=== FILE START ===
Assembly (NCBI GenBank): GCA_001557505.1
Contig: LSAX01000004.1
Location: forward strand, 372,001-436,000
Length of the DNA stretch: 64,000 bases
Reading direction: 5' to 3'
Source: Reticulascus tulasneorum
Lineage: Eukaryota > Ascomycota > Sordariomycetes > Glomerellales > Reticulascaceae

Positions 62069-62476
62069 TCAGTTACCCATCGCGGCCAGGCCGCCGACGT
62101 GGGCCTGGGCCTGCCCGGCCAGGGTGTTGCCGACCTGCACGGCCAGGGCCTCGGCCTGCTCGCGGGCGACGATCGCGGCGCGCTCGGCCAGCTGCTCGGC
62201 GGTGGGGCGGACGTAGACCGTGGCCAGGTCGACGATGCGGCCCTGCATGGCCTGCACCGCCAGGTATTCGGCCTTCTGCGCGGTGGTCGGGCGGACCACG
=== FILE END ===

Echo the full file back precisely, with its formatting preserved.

Assembly (NCBI GenBank): GCA_001557505.1
Contig: LSAX01000004.1
Location: forward strand, 372,001-436,000
Length of the DNA stretch: 64,000 bases
Reading direction: 5' to 3'
Source: Reticulascus tulasneorum
Lineage: Eukaryota > Ascomycota > Sordariomycetes > Glomerellales > Reticulascaceae

Positions 62069-62476
62069 TCAGTTACCCATCGCGGCCAGGCCGCCGACGT
62101 GGGCCTGGGCCTGCCCGGCCAGGGTGTTGCCGACCTGCACGGCCAGGGCCTCGGCCTGCTCGCGGGCGACGATCGCGGCGCGCTCGGCCAGCTGCTCGGC
62201 GGTGGGGCGGACGTAGACCGTGGCCAGGTCGACGATGCGGCCCTGCATGGCCTGCACCGCCAGGTATTCGGCCTTCTGCGCGGTGGTCGGGCGGACCACG